Miners Sulo Korpela, Richard Chenier, Daniel Lavallee and Wayne St. Michel could very well have been grandfathers today, had they not been killed after a seismic event measuring 3.5 on the Richter scale hit Falconbridge Mine.
The event happened June 20, 1984, at 10:12 a.m. Working at the 4,000-foot level, Korpela, Chenier and Lavallee were killed by falling rock.
St. Michel was within minutes of being rescued when he died after having survived for 27 hours.
It was guest speaker Geoffrey Lougheed who pointed out a different future for those men had they been able to make it out of the mine with their lives.
“They could have seen their families mature, and they missed out on all those opportunities,” he said. “As much as they missed those opportunities, we missed the opportunity to give them a call, have a coffee with them, have a chat, give them a hug. It's OK to be sad today.”
Every year, Mine Mill Local 598/CAW, the miners' union, commemorates the anniversary of their deaths.
This year, about 100 people gathered at the Caruso Club for the Workers' Memorial Day event, listening to speeches and then laying flowers in front of wreaths bearing the fallen workers' names.
Local 598 president Richard Paquin said this long-ago tragedy serves to remind people of the dangers associated with mining.
While there's been vast improvements in mine safety over the years, recent mining deaths in Greater Sudbury and throughout the country show it's still a dangerous occupation, he said.
He urged the crowd to do what they can to prevent all workplace accidents by reporting unsafe conditions and close calls.
“We need to educate our workers, our governments, our families, and even ourselves that any incidents or accidents are too much,” Paquin said. “The rules are there mainly because someone did get killed or hurt.”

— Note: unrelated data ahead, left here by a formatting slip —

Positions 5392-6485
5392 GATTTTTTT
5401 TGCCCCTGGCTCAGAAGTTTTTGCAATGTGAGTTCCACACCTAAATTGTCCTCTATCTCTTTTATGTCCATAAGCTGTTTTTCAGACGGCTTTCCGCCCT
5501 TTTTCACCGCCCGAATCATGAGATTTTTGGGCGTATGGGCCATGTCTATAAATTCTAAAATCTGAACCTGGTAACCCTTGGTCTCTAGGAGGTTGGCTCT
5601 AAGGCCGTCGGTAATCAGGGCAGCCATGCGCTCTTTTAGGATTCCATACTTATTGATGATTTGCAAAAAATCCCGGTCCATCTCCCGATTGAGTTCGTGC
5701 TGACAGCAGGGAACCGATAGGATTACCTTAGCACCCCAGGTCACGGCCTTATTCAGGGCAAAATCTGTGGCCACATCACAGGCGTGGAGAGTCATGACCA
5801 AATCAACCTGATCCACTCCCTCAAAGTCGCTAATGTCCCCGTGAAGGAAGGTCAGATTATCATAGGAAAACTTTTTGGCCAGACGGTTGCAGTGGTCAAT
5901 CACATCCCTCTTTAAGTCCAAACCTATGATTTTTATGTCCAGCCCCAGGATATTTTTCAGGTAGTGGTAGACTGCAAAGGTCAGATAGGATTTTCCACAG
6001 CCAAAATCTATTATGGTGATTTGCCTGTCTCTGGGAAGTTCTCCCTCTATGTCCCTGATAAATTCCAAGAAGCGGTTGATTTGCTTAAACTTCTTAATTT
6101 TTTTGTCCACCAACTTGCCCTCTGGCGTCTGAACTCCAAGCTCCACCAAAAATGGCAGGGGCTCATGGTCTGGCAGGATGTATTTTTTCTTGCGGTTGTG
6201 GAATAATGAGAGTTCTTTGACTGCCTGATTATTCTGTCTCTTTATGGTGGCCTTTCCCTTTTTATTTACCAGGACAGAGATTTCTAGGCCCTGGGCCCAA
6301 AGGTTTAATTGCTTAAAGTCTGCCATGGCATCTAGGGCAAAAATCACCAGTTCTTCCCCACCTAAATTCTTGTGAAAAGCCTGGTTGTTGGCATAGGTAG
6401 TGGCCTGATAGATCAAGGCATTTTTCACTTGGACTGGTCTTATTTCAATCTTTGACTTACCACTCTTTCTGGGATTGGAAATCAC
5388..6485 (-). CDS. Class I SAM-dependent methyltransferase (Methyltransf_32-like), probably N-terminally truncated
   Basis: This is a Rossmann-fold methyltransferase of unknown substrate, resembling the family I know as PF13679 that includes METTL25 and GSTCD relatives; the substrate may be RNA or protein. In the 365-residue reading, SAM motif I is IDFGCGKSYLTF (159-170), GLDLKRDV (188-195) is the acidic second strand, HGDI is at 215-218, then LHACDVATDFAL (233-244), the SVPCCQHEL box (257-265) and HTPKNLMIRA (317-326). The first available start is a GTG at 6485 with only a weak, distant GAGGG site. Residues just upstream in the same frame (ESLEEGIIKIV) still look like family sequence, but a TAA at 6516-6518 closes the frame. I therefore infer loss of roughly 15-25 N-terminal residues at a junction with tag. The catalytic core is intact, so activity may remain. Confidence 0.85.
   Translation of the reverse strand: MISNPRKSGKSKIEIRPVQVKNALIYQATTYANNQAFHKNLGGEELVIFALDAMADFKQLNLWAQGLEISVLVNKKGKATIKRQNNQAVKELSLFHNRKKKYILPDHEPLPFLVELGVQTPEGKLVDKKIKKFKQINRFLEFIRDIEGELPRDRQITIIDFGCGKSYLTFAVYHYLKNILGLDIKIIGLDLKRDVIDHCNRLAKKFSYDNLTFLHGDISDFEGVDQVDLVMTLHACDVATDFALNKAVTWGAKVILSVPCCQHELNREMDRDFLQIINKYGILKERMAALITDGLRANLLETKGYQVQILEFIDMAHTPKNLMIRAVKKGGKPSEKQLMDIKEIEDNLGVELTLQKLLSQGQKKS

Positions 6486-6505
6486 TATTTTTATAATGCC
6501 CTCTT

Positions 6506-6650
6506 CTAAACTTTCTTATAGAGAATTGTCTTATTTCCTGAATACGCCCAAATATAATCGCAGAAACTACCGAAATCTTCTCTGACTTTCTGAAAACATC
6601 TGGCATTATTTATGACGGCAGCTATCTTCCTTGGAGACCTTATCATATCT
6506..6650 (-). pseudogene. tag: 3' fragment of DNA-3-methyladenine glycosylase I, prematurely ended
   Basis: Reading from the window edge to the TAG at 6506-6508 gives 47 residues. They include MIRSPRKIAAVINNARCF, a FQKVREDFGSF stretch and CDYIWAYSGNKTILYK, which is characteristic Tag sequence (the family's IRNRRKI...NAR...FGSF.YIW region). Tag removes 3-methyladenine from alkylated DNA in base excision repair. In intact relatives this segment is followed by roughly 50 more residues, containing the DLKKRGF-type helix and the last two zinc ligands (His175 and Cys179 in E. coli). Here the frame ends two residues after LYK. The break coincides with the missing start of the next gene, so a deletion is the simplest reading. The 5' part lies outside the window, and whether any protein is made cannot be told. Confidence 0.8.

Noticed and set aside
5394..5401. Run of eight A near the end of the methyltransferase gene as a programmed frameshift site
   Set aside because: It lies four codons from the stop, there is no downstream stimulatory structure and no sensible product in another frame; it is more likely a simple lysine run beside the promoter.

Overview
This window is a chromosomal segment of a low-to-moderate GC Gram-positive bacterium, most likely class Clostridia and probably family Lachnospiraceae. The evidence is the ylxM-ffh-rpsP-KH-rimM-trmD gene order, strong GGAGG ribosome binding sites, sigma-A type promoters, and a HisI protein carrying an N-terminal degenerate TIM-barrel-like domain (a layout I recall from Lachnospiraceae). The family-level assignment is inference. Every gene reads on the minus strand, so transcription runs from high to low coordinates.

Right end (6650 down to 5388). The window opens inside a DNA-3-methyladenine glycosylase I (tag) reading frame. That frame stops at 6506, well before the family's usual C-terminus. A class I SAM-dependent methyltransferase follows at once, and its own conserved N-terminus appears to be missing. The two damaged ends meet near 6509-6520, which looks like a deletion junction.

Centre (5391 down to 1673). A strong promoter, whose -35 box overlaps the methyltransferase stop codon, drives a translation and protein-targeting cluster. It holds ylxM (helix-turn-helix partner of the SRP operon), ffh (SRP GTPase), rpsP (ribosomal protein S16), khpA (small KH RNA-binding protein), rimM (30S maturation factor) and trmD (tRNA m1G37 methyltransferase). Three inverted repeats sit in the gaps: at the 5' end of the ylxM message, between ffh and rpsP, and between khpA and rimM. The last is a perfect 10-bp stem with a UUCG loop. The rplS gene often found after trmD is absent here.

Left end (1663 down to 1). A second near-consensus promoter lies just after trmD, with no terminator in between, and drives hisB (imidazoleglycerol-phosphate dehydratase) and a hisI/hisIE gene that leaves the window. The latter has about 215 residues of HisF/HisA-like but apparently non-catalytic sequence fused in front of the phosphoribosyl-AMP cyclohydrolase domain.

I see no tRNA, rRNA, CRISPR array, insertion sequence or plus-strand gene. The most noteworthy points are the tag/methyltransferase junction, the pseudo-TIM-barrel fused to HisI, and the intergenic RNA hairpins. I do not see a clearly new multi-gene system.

Worldwide, one worker dies every 15 seconds, he said. Work kills also more people than wars, Paquin said.
“It means that someone in this room may be affected by a death today.”
Mayor Marianne Matichuk said it was an “honour” to officially proclaim June 20 as Workers' Memorial Day on behalf of the City of Greater Sudbury.
She said that as a former health and safety consultant working first for the city, and later for Vale, the issues raised at the event are “very dear” to her.
“As we remember our loved ones, and celebrate them, we must also remember that today is also about spreading the message about the importance of workplace health and safety,” Matichuk said.
“We have made tremendous improvements to occupational health and safety over the years, but the battle has not yet been won. We must continue to be more vigilant.”
The workers' deaths “continues to serve as a harsh and painful reminder of the potential risk to our workers in our chosen field of endeavour,” Xstrata Nickel's vice-president of Sudbury operations said.
“The tragedy, as difficult as it may be to face, also serves as a powerful motivator for us,” Marc Boissonneault, whose company purchased Falconbridge in 2006, said.
“By remembering the events and consequences of this day in 1984, our resolve is strengthened, and our commitment reinforced, to prevent such a massive loss from ever occurring again.”
With miners venturing ever-deeper to find ore and metallurgical processes becoming ever-more complex, it's only going to get more difficult to keep workers safe, he said.
“Despite the increasing technical challenges we face, this isn't a mission impossible, as we say at Xstrata. This can be done, and our success is entirely dependent upon a shared vision of where we need to go.
"Zero harm is a value that runs true in each of us. It runs deep. It's not only our No. 1 priority, it serves as the strongest common value that we, in this room, all share.”
Posted by Arron Pickard